Have you traveled to large cities before? I’ve been to New York and Chicago, London and Barcelona and Moscow. I’ve never felt in any danger there, but I’m a careful traveler. Smart at home, too, whatever city that might be.
Before my first trip to Uruguay, I read dozens of articles. A lot of blog posts. Many of them talked about safety, the crime rate in Montevideo, escalation of same, how awful it was. I didn’t ignore the stories, but everything in life, and especially on the internet, is presented through a filter.
If someone is used to living in a small town where no one ever locks their doors, the big city can seem like a scary place. If you’re reading reports from five years ago, the situation has likely changed. So you need to balance the available information with your own experience and comfort level.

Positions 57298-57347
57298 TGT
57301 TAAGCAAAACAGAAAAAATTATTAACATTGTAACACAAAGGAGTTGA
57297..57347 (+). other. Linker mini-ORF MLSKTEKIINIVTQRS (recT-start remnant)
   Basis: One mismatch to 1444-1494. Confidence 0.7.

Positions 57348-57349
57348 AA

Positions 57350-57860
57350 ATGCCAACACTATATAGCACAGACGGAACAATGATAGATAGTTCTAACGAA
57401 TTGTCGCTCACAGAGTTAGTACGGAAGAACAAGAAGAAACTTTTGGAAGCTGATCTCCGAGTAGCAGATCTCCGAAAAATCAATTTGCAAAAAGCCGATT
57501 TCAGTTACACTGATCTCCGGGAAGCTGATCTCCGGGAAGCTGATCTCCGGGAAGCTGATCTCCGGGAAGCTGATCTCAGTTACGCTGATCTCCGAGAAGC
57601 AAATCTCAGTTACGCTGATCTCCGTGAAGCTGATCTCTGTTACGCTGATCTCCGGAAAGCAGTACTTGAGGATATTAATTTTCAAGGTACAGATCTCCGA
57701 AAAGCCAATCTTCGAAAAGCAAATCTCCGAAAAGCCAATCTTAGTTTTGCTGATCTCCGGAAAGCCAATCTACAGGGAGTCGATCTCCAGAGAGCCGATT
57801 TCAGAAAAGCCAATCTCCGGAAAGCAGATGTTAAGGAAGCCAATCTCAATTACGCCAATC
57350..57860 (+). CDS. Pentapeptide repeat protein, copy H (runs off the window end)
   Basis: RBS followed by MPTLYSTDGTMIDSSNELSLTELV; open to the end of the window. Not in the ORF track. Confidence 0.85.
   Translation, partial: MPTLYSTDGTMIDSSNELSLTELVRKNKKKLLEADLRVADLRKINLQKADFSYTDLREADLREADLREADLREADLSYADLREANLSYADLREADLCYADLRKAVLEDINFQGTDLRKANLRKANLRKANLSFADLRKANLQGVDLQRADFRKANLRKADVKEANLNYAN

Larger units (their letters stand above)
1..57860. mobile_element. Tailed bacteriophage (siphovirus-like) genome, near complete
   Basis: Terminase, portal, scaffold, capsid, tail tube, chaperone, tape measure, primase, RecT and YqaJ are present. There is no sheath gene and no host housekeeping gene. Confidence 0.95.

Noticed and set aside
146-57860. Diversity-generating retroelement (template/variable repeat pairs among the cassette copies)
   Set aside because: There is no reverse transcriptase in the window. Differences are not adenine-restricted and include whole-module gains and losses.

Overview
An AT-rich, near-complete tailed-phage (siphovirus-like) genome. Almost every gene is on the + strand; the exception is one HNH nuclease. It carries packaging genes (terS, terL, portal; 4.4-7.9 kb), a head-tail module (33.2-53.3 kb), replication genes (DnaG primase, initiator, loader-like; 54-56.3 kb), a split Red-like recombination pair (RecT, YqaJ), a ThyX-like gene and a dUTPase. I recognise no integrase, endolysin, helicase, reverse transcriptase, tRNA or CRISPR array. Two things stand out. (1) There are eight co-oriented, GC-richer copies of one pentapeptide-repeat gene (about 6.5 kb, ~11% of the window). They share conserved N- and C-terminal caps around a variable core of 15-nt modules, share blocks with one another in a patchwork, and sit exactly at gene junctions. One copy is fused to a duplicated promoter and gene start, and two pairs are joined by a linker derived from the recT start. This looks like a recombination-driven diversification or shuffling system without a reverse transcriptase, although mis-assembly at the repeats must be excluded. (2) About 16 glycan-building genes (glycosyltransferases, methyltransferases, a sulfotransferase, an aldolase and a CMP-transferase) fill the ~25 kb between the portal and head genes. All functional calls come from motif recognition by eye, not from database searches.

The common-sense guidelines for staying safe set out on the Guru’guay website (very recently) are the same just about everywhere: don’t make yourself look like a target for crimes of opportunity.
Robbery is the most common in Uruguay. If you’re taking pictures, you’ll be presumed to have money because you look like a tourist – that may be okay in a tourist destination, but hang on to your bag. Camera or not, if you carry a large bag, make sure it’s held close to your body rather than swinging around. Split up valuables (cash, credit cards, phone) between a bag and pockets or only carry what you need for the day. If you’ve parked your car in the city, don’t leave anything visible on the seats.
Ciudad Vieja – historically the most dicey section of Montevideo after dark, near the port – installed CCTV cameras throughout the neighborhood in 2013 and crime rates have dropped dramatically since then.
It’s just possible that one of the biggest problems you’ll encounter is the condition of the sidewalks. Get distracted for a moment, and you could easily turn an ankle or twist a knee!